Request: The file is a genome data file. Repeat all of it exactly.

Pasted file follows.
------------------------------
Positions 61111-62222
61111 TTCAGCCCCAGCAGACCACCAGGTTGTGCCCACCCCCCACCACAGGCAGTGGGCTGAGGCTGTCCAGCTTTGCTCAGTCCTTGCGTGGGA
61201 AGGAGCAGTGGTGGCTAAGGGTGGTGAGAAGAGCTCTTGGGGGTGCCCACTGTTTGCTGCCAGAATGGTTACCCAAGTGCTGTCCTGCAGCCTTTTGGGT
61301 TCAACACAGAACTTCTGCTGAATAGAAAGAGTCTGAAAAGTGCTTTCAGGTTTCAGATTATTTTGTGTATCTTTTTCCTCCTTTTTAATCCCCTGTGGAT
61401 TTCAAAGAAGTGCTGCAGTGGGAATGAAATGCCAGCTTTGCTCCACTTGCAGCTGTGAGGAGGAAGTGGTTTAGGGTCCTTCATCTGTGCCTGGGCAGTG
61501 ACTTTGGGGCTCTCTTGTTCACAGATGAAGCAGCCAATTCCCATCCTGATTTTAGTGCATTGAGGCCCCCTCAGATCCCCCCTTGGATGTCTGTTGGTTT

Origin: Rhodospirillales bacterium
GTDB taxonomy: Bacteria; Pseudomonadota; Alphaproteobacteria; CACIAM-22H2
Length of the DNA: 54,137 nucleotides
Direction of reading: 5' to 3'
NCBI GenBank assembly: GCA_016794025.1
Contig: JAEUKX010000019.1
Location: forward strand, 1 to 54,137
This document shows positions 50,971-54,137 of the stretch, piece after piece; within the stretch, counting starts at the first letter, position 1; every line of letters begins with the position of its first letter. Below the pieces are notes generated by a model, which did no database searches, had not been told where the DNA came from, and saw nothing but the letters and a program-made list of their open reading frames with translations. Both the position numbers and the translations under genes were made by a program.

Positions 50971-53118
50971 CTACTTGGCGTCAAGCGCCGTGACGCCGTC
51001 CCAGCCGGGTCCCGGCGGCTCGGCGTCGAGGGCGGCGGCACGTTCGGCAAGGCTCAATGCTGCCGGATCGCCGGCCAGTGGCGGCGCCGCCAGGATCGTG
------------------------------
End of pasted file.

Positions 61111-62222
61111 TTCAGCCCCAGCAGACCACCAGGTTGTGCCCACCCCCCACCACAGGCAGTGGGCTGAGGCTGTCCAGCTTTGCTCAGTCCTTGCGTGGGA
61201 AGGAGCAGTGGTGGCTAAGGGTGGTGAGAAGAGCTCTTGGGGGTGCCCACTGTTTGCTGCCAGAATGGTTACCCAAGTGCTGTCCTGCAGCCTTTTGGGT
61301 TCAACACAGAACTTCTGCTGAATAGAAAGAGTCTGAAAAGTGCTTTCAGGTTTCAGATTATTTTGTGTATCTTTTTCCTCCTTTTTAATCCCCTGTGGAT
61401 TTCAAAGAAGTGCTGCAGTGGGAATGAAATGCCAGCTTTGCTCCACTTGCAGCTGTGAGGAGGAAGTGGTTTAGGGTCCTTCATCTGTGCCTGGGCAGTG
61501 ACTTTGGGGCTCTCTTGTTCACAGATGAAGCAGCCAATTCCCATCCTGATTTTAGTGCATTGAGGCCCCCTCAGATCCCCCCTTGGATGTCTGTTGGTTT

Origin: Rhodospirillales bacterium
GTDB taxonomy: Bacteria; Pseudomonadota; Alphaproteobacteria; CACIAM-22H2
Length of the DNA: 54,137 nucleotides
Direction of reading: 5' to 3'
NCBI GenBank assembly: GCA_016794025.1
Contig: JAEUKX010000019.1
Location: forward strand, 1 to 54,137
This document shows positions 50,971-54,137 of the stretch, piece after piece; within the stretch, counting starts at the first letter, position 1; every line of letters begins with the position of its first letter. Below the pieces are notes generated by a model, which did no database searches, had not been told where the DNA came from, and saw nothing but the letters and a program-made list of their open reading frames with translations. Both the position numbers and the translations under genes were made by a program.

Positions 50971-53118
50971 CTACTTGGCGTCAAGCGCCGTGACGCCGTC
51001 CCAGCCGGGTCCCGGCGGCTCGGCGTCGAGGGCGGCGGCACGTTCGGCAAGGCTCAATGCTGCCGGATCGCCGGCCAGTGGCGGCGCCGCCAGGATCGTG